If property transfer is allowed because of joint property, identification of beneficiaries in life insurance, bank, and retirements accounts, or through a trust, the assets can then transfer directly to the heirs.
Depending on what probate assets make up a Massachusetts decedent’s estate, an executor or administrator may be able to settle the estate without formal probate. Probate is the process of transferring property and ownership after someone has died. Whether an estate must be probated depends on how the decedent’s property is titled when they die. Some property may not be part of the probate estate because it passes directly to another person by law.
Types of probate
Talk to a Boston estate planning lawyer about the differences between informal probate, formal probate, late and limited formal probate, and voluntary administration.
Informal probate is an administrative proceeding processed by a Massachusetts Uniform Probate Code (MUPC) Magistrate instead of a judge. Informal probate is only available if there is an original will, official death certificate, ability to contact all heirs and devisees, and personal representative has priority for appointment.
Formal probate matters are typically heard by a judge and may involve 1 or more court hearings. Formal probate is filed to object to informal probate, if there are questions surrounding a will, or if necessary supervised administration by the court is warranted. A judge must sign an order or final decree for any reason.
Late and limited probate if a decedent died on or after March 31, 2012, and no original estate proceeding has happened within 3 years of the death, and necessity of formal proceeding is to confirm ownership of probate assets.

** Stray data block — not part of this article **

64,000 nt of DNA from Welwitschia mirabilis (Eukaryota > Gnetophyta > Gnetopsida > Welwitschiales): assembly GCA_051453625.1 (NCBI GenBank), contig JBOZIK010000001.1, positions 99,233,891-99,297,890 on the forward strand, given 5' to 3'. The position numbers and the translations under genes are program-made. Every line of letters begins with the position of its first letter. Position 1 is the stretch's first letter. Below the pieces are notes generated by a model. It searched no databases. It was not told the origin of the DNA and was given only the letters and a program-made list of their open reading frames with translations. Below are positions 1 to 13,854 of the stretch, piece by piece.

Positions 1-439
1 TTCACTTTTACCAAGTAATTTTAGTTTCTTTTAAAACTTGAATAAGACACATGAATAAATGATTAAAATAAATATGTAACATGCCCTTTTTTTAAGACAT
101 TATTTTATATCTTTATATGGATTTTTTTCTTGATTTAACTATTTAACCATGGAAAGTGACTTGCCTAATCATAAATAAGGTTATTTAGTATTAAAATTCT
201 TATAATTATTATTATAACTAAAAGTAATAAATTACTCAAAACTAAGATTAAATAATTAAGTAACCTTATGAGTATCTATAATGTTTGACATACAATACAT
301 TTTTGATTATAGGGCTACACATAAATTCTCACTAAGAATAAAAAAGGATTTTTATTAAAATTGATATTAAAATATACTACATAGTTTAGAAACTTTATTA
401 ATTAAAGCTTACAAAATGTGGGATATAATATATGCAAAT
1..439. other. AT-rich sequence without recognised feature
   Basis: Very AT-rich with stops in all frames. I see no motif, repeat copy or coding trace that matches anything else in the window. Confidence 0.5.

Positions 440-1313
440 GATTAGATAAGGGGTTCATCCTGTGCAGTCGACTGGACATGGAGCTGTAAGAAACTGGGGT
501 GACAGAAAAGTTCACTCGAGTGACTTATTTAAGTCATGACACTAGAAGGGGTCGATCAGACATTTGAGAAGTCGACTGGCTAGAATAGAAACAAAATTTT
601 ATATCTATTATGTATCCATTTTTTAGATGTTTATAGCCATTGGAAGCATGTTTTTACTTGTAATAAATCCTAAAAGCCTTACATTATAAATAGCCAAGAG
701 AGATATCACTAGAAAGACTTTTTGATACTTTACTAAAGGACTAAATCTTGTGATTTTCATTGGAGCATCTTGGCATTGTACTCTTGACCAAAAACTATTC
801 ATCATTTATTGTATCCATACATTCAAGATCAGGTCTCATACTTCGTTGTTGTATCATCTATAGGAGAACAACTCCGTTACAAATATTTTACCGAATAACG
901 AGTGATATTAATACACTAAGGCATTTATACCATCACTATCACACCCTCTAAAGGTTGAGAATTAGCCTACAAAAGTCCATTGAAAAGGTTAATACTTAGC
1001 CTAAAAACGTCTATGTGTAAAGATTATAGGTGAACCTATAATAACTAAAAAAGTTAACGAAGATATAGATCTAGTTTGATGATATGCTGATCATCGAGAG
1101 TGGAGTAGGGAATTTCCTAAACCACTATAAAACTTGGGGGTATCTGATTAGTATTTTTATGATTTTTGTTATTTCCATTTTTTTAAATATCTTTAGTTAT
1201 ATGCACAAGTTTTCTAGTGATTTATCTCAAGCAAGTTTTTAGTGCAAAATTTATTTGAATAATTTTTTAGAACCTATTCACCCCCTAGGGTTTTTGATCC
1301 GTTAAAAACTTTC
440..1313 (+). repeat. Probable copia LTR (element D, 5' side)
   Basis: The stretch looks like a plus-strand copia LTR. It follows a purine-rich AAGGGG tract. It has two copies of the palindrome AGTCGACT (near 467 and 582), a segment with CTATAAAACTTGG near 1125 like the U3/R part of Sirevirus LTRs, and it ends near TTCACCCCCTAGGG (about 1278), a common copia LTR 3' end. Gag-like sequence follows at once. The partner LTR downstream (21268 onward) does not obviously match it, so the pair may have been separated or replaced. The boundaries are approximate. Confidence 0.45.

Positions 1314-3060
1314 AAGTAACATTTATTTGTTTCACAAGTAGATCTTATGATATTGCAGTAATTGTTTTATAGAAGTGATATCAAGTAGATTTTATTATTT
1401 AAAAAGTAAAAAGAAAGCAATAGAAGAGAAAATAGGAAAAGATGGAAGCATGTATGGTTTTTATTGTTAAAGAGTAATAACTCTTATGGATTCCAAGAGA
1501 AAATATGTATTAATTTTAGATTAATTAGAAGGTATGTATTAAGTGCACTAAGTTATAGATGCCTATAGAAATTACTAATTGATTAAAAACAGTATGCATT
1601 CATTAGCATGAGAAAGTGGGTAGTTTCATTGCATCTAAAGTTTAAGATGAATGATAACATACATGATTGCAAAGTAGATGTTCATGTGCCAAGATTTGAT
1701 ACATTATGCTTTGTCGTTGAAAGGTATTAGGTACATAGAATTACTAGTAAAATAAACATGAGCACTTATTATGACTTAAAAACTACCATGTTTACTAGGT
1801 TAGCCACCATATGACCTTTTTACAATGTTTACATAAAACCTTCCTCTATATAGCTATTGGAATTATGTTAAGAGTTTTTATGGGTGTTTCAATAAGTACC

Voluntary administration is the simplified process for an estate with few assets and no real estate and can occur when the decedent was a Massachusetts resident, had an estate that consists entirely of personal property valued at $25,000 or less (excluding the value of a car, 30 days passed since death, and a petitioner must be an interested party but does not have to be a Massachusetts resident.
If property transfer is allowed because of joint property, identification of beneficiaries in life insurance, bank, and retirements accounts, or through a trust, the assets can then transfer directly to the heirs. Other common issues that may allow probate to be bypassed include:
Photo by RODNAE Productions from PexelsNo assets to transfer. When an individual has no or little property at the time of their passing, or it is jointly owned by a spouse, child, or caregiver with a right of survivorship, any interest to property will be immediately transferred upon the death of the owner. Financial accounts often have a right of survivorship or named beneficiary as well.
Trust funds. Part of the estate planning process is the understanding of protection of assets upon the passing of the owner of those assets. Many people create trust accounts so they can have some control of who receives their assets when they pass as well as using a trust to protect property interests as they age. Assets such as a home are often part of a trust, and assets used to fund a trust are not commonly subjected to probate oversight unless a beneficiary contests or challenges the ownership transfer.
Importance of estate planning
Estate planning is important regardless of age, wealth, or life circumstances or related variables. A Massachusetts estate planning lawyer will review documents when estate planning is initiated to ascertain any loopholes that individuals would be able to contest when a will goes to probate. The resolution of probated estates can be time-consuming and dragged out, depending upon the nature of the assets left to distribute requiring the service of an estate planning lawyer.
A tax lawyer will be able to apprise beneficiaries of the inheritance tax liabilities associated with any type of asset they receive during estate settlements. Experienced lawyers will guide interested parties in accordance with Massachusetts probate and federal tax laws.
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